HSBC Philippines President and CEO Jose Arnufo “Wick” Veloso said the local commercial banks and Fintechs “have a great deal to offer each other.”
“Banks have the trust of a large customer base, stable infrastructure, assets and regulatory know-how. Start-ups (or Fintech) can provide out-of- the-box thinking, technical expertise, and agility to adapt quickly to change. We expect greater collaboration in the future,” said Veloso.
Veloso said Fintech is not a threat to the local industry, that it will be more than a complementary entity to banks when it comes to improving access to financial services. “In as much as financial technology is putting pressure on banks, it is a lot further away from a disruption. The established banks are likely to remain key players.” He noted that retail banking in the Philippines have evolved in terms of regulation, technology, demographics and the “changing customer expectations.”
Veloso said he expects more collaboration between banks and Fintechs in the coming years. He does not view these start-ups as a “disruptive force” but rather banks’ new rival in the delivery of financial services.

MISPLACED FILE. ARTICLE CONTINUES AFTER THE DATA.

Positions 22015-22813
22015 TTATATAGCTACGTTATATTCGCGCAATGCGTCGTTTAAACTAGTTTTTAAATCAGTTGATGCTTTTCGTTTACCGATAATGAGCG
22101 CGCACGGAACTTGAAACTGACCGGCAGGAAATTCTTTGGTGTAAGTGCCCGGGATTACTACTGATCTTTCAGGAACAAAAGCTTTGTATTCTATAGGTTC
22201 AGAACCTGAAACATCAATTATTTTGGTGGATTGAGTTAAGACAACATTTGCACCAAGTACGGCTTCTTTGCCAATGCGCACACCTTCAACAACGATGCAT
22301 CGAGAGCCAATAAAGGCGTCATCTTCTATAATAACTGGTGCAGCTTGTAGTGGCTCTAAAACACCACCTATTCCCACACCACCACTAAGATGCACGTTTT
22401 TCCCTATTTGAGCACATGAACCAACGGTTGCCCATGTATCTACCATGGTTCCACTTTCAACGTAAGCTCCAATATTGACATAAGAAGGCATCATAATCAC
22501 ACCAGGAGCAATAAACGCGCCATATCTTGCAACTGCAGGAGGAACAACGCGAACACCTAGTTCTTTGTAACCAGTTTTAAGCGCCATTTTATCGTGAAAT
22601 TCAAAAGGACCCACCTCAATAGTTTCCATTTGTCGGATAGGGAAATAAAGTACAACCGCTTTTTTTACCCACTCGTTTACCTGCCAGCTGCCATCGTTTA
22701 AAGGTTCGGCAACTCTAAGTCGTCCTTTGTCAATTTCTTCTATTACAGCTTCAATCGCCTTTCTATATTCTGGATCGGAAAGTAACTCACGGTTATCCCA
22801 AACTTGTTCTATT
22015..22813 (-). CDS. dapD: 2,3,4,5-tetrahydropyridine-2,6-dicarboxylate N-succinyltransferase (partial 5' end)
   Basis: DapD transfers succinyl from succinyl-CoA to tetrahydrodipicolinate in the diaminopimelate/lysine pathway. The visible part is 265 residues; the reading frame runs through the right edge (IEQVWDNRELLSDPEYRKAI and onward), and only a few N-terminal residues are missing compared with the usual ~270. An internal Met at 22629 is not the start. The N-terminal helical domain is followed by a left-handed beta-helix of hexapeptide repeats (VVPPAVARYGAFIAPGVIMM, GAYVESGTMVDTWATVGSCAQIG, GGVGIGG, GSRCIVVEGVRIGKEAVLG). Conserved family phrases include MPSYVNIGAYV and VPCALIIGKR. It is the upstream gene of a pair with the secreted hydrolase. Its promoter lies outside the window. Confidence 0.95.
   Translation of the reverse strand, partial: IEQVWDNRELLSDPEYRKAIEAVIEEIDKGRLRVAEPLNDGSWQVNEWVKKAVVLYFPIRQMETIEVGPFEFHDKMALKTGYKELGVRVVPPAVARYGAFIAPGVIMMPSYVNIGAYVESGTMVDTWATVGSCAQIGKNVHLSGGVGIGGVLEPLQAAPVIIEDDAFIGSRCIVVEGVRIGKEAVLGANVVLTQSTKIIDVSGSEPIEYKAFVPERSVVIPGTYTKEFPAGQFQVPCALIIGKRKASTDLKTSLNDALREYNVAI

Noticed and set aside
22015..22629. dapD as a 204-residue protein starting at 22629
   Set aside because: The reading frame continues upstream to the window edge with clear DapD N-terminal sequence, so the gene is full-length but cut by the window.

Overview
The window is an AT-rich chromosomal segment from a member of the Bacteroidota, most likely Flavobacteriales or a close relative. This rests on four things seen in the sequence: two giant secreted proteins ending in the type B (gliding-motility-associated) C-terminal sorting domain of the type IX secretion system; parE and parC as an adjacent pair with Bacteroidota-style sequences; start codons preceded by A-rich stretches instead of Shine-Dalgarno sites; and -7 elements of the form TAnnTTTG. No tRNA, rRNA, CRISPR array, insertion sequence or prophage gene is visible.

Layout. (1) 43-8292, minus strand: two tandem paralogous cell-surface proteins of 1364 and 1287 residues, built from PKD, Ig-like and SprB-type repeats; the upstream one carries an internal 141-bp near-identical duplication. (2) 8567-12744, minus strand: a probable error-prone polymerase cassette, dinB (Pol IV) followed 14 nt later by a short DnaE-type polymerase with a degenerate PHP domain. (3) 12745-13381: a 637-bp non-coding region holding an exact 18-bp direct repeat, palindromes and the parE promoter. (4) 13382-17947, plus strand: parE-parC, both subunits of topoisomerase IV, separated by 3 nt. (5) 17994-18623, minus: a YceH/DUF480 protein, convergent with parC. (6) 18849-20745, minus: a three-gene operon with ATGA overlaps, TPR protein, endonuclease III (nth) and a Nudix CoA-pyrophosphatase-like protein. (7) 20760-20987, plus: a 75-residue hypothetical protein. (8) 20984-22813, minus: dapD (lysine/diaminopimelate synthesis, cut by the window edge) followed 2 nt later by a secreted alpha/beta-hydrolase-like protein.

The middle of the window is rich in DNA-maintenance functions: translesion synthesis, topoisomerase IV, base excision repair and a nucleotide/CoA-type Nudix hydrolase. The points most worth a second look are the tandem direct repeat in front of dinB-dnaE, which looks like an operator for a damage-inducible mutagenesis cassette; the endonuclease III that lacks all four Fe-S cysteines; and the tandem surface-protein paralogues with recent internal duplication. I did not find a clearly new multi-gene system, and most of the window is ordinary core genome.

“Fintech complements rather than threatens banking institutions. In my experience, banking has always been about technology, so today’s financial-technology innovation boom represents evolution rather than revolution for traditional banking. It is supplementing and diversifying the existing financial system – not replacing or disrupting it,” he remarked.
The Bangko Sentral ng Pilipinas (BSP) as early as 2015 has been keeping tabs on Fintech companies in the country, recognizing it as a game-changing tool in banking. However it is often viewed with caution by regulators because as a financial services provider, it relies solely on technology. Software-based businesses, accessible through the internet, are vulnerable to all kinds of threats on data secrurity.
HSBC in a statement said the ASEAN region’s internet economy will likely grow to as much as $200 billion by 2025 with about 480 million internet users by 2020.
Investments in the Fintech sector has increased to $9.6 billion as of end-July 2016 from just $103 million in 2010, according to data used by the bank.
“In the Philippines, the opportunities for partnerships between banks and Fintechs are being shaped by a growing middle class poised to increase take up of financial services and strong digital adoption across all demographic segments,” said Veloso. “There is also huge potential in helping access still a significant unbanked sector.”
British bank HSBC is backing up the potential growth of Fintech or financial technology companies in the Philippines as a supportive entity to the banking sector and should not be viewed as a threat at all, said its country officer